How to invest £100,000 to generate the best returns

If you have £100,000 lying around, it could be doing a lot more for you than sitting in a bank account earning minimal interest. This guide explores the best way to invest £100k.
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Updated: Oct 12, 2022
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If you have managed to save £100,000, that money should be working as hard and effectively as you are. This helpful page explores how you can put £100,000 to work for the best possible results. Read on this learning guide to get started. 

DISCLAIMER:

This is not financial advice. Always do your own due diligence.

How should I invest £100k?

There are many different ways you can choose to invest £100,000 to generate good returns, and the strategy you choose to adopt mainly depends on your own financial goals. 

It is worth noting that £100,000 is a lot of money, and as a result, you have access to investments that someone with less capital wouldn’t be able to afford. However, you don’t actually have to spend all of it to achieve positive returns. 

There are a variety of key factors to consider including the level of risk associated with each investment and the expected timeframe for returns. We delve into these subjects later on, but first, we have provided an overview of the different types of investment that are available to you.

Asset typeLevel of riskPotential returns
StocksMediumHigh
CryptocurrencyHigh Very high
BondsLowMedium
ForexLowMedium
CommoditiesMediumMedium
Real estateLowMedium
ISAs (and other savings accounts)Very lowLow

Compare the best place to build a £100k portfolio

To start building a portfolio you will first need to register with a broker. Below you’ll find some of our expertly selected platforms. Offering low fee’s and easy to use interfaces these are some of the top brokers around. Click on any of the links to get started right away.

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Building a £100k portfolio

This section provides some directives that should help you build a strong, diversified investment portfolio.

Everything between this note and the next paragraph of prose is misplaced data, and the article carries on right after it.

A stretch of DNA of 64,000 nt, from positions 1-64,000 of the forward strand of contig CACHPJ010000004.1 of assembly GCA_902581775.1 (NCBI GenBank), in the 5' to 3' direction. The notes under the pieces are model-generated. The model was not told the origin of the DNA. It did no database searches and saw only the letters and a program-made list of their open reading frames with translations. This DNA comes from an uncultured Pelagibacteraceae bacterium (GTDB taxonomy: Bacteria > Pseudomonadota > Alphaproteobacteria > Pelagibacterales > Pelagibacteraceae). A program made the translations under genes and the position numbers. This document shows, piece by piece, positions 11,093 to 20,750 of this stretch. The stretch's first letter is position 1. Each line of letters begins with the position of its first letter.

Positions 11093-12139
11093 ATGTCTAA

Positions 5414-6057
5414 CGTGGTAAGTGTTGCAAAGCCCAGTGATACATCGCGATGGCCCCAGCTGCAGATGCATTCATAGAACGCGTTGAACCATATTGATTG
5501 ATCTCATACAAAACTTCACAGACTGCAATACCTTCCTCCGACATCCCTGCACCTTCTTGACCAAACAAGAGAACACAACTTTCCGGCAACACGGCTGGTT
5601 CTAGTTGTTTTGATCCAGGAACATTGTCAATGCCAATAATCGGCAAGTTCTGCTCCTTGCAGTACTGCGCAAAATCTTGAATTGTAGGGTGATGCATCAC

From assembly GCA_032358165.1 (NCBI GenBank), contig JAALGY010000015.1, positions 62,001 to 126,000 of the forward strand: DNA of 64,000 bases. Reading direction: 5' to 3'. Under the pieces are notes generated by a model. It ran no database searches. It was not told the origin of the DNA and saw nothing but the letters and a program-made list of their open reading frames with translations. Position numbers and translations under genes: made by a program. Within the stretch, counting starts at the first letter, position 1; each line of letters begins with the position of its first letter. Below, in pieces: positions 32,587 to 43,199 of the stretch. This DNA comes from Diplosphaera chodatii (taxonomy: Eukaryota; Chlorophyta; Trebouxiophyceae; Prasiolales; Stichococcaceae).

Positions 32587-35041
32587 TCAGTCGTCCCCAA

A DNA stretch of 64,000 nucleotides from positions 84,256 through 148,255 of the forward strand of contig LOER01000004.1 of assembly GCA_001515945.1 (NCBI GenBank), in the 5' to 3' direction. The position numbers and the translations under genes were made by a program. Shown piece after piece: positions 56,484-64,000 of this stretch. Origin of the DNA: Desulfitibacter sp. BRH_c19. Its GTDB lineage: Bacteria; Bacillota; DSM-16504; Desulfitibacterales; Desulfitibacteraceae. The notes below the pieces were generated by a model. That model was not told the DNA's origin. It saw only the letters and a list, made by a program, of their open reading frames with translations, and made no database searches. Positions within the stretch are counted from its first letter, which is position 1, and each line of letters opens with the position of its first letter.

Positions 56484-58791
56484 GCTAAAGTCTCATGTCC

How much to invest

While there is no one-size-fits-all approach to investing, are a few popular rules of thumb when it comes to setting a budget that we feel are quite effective. The first tip is to keep 100 minus your age as a percentage of your investment portfolio in stocks and cryptocurrencies. So, if you are 40, aim to allocate around 60% of your £100k – £60k. 

Another golden rule that a lot of investors stick to is to establish an emergency fund. Life always has the ability to throw up unforeseen surprises, so it is important you have money set to one side for such circumstances. With £100k, you have enough money to establish a solid financial mattress should you unexpectedly fall. 

Be aware that if your £100k is not purely disposable income, you should strongly consider saving around half of it in a bank account or as a safe haven asset like gold or real estate that cope well when faced with market volatility and inflation. 

What to invest in and why

For any investor who is looking for sustainable, long-term returns, and to minimise their exposure to risk, the majority of your portfolio should be low risk. This means considering mutual funds, large-cap/dividend stocks, real estate, and physical commodities. These are the assets that tend to hold up best in the event of market crashes.

For the minority of your portfolio, you can afford to expose yourself to more risk. So, small-cap stocks with good growth potential, derivatives, promising cryptocurrencies and obscure altcoins can all feature prominently. These are assets that have serious growth potential with the added compilation of enhanced risk. 

Now, bringing these two segments of your portfolio together presents the key strategy to incorporate: diversification. Whatever you invest in, it is crucial that you diversify. This is the process of building a well-rounded portfolio consisting of assets with different catalysts and market dynamics. If you put all of your eggs in one basket, negative market conditions can cost you huge amounts of money, whereas spreading your capital out can increase your chances of success. 

Should I see a financial advisor?

If you have the relevant experience and expertise to make your own financial decisions, you may not need a financial advisor. However, if you lack confidence in your own knowledge or investing ability, they can be a valuable asset to professionally bolster your investing setup. You should also think about whether you have enough free time to spend monitoring your investments closely. 

The cost of a financial advisor’s services in the UK typically ranges from £75 an hour to £350, although the average rate is around £150 an hour. If you have £100k, this advice seems affordable and likely useful to facilitating a successful investing journey. 

While it might feel like you can get all of the answers for free online, and you might have faith in your own investing abilities, hiring a financial advisor is always something you should consider. 

The different types of investment

Below is a selection of the different assets you can choose to invest in along with a brief description of what they are.